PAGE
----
Defendants allegedly falsely advertised products containing 2,4-Dinitrophenol (DNP) to body builders, gym users, and the like. Defendants allegedly promote it as an ingestible fitness supplement that increases fat loss, despite the health dangers it poses. The plaintiff sells its own competing supplement, and sued for false advertising and RICO violations. The court found that there could be no preliminary injunction because the plaintiff hadn’t shown irreparable harm.  After eBay, the court declined to presume irreparable harm from falsity and materiality. Health harm to the public was third-party harm, relevant to the public interest but not to whether the plaintiff had shown irreparable harm to itself.  The plaintiff’s claim of lost sales since the introduction of DNP into the market didn’t show a causal connection between the two, and anyway lost sales could be remedied by money damages.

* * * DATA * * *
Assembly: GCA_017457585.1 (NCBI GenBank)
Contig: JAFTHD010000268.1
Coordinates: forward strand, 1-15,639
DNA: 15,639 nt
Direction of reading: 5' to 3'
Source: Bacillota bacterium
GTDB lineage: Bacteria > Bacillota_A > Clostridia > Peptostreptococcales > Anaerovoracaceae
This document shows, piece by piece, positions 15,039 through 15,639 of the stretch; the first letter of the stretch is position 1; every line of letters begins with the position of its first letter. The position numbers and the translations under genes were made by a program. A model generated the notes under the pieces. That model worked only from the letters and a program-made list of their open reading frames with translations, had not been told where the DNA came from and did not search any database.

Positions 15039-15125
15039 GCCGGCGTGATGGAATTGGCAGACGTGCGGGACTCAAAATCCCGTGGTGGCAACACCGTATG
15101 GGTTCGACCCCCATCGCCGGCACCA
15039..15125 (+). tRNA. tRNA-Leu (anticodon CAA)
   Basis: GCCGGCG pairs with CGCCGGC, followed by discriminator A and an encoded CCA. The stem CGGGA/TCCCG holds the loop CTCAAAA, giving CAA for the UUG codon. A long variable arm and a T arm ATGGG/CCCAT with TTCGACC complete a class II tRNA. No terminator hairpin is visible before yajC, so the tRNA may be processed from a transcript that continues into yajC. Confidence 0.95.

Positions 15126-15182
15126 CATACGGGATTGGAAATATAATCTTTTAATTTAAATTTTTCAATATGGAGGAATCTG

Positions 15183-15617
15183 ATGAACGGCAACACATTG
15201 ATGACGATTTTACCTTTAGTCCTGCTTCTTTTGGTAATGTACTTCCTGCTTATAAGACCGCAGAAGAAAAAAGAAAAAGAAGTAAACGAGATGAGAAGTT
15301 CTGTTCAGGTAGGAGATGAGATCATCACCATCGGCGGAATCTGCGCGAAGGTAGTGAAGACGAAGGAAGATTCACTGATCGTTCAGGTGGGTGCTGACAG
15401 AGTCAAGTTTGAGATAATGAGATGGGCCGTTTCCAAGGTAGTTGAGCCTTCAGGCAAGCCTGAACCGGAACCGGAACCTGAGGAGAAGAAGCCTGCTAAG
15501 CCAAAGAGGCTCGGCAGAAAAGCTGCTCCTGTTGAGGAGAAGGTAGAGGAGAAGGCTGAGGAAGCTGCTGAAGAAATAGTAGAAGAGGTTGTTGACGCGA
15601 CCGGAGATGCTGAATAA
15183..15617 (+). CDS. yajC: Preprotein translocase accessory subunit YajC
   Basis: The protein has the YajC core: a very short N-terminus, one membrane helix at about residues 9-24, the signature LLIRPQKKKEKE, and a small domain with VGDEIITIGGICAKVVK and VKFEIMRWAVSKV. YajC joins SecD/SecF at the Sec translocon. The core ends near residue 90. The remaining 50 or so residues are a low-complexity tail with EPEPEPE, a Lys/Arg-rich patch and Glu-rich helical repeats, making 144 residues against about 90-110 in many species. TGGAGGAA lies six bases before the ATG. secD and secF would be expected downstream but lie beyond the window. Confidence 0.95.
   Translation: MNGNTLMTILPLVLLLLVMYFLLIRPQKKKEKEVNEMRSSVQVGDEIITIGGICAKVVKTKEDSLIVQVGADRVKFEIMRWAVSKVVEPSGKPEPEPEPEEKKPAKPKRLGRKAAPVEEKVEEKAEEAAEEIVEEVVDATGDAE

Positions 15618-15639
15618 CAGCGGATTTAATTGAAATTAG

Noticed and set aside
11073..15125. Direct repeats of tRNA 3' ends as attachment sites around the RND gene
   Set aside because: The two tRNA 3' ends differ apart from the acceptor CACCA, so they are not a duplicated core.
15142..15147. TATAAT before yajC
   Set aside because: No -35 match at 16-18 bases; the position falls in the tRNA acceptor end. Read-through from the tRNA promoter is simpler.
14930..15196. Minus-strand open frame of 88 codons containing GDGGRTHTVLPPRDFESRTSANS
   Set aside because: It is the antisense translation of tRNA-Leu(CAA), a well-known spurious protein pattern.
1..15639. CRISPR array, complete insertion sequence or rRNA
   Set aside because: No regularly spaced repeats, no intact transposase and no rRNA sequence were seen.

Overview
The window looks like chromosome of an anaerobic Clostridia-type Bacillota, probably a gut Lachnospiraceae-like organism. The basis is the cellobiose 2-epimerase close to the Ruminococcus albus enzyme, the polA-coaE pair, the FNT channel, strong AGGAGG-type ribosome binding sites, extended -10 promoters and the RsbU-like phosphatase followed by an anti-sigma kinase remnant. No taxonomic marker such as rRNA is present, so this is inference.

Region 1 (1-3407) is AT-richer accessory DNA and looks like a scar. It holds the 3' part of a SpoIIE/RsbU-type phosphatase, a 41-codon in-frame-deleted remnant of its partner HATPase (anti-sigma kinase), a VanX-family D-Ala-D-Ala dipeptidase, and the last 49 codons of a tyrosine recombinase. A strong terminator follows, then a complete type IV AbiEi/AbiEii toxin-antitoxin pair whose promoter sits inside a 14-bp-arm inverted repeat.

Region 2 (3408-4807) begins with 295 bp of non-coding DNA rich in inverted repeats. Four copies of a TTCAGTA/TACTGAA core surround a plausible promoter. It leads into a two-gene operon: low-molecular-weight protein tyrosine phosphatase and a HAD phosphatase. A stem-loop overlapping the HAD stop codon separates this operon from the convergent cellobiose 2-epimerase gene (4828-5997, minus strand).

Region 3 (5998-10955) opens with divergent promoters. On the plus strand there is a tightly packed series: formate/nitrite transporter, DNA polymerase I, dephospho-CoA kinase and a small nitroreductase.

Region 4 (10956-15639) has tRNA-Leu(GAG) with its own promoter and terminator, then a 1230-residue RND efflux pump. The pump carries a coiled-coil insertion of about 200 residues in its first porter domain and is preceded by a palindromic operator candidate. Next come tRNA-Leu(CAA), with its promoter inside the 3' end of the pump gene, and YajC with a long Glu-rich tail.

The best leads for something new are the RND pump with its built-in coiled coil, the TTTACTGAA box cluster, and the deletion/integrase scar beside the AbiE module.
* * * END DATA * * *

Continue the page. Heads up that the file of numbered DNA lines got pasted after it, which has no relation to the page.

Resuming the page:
Wednesday, November 15, 2017

Church & Dwight not protected against challenge to "Made in USA" claim for condoms

Claiborne v. Church & Dwight Co., 2017 WL 5256752, No. 17-cv-00746 (S.D. Cal. Nov. 13, 2017)

At least two lines of Trojan brand male condoms have the words “Made in U.S.A.” printed on the packaging. This statement allegedly violates California law because more than ten percent of the condoms’ wholesale value allegedly derives from natural latex material produced outside of the United States.  Claiborne alleged that the condoms state that they contain natural latex, and that US domestic production of natural latex is minimal, with 90% of the global supply coming from Southeast Asia.  Further, the US is allegedly the largest consumer of natural latex—accounting for approximately 20% of global consumption. In addition, the natural latex is allegedly the only substantial component of the Condoms.